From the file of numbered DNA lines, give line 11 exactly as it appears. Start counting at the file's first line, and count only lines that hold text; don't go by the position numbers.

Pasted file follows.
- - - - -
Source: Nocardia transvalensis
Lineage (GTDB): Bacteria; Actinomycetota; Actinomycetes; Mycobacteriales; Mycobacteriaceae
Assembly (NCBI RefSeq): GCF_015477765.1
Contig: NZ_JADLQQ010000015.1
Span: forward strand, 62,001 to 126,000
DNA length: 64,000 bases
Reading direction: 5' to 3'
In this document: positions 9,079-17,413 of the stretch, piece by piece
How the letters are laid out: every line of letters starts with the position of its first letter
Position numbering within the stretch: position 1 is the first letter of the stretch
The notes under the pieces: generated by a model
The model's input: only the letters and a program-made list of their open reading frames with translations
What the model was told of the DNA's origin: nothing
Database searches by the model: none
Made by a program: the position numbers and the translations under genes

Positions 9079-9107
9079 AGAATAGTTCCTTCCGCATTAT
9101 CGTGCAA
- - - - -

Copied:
The notes under the pieces: generated by a model